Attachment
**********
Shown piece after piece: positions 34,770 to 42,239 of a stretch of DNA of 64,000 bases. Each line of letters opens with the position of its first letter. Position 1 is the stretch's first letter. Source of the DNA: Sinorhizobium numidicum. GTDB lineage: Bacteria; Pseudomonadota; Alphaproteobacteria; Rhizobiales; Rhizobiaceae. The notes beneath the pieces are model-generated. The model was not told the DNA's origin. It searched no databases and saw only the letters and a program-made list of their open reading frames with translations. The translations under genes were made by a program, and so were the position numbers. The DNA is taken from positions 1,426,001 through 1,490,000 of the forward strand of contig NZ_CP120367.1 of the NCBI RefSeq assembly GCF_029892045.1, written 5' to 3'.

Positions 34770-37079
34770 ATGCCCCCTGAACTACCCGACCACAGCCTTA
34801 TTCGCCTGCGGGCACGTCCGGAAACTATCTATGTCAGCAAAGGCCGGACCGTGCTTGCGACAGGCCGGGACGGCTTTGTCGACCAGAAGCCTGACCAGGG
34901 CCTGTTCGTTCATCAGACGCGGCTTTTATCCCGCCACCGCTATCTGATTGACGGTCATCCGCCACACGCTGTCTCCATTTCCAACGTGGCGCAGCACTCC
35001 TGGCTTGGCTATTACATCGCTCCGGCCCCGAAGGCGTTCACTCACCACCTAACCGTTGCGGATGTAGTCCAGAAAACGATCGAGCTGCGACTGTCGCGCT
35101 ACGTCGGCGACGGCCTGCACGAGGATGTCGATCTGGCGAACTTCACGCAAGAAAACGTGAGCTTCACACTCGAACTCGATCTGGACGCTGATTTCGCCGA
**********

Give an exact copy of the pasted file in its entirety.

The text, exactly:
Shown piece after piece: positions 34,770 to 42,239 of a stretch of DNA of 64,000 bases. Each line of letters opens with the position of its first letter. Position 1 is the stretch's first letter. Source of the DNA: Sinorhizobium numidicum. GTDB lineage: Bacteria; Pseudomonadota; Alphaproteobacteria; Rhizobiales; Rhizobiaceae. The notes beneath the pieces are model-generated. The model was not told the DNA's origin. It searched no databases and saw only the letters and a program-made list of their open reading frames with translations. The translations under genes were made by a program, and so were the position numbers. The DNA is taken from positions 1,426,001 through 1,490,000 of the forward strand of contig NZ_CP120367.1 of the NCBI RefSeq assembly GCF_029892045.1, written 5' to 3'.

Positions 34770-37079
34770 ATGCCCCCTGAACTACCCGACCACAGCCTTA
34801 TTCGCCTGCGGGCACGTCCGGAAACTATCTATGTCAGCAAAGGCCGGACCGTGCTTGCGACAGGCCGGGACGGCTTTGTCGACCAGAAGCCTGACCAGGG
34901 CCTGTTCGTTCATCAGACGCGGCTTTTATCCCGCCACCGCTATCTGATTGACGGTCATCCGCCACACGCTGTCTCCATTTCCAACGTGGCGCAGCACTCC
35001 TGGCTTGGCTATTACATCGCTCCGGCCCCGAAGGCGTTCACTCACCACCTAACCGTTGCGGATGTAGTCCAGAAAACGATCGAGCTGCGACTGTCGCGCT
35101 ACGTCGGCGACGGCCTGCACGAGGATGTCGATCTGGCGAACTTCACGCAAGAAAACGTGAGCTTCACACTCGAACTCGATCTGGACGCTGATTTCGCCGA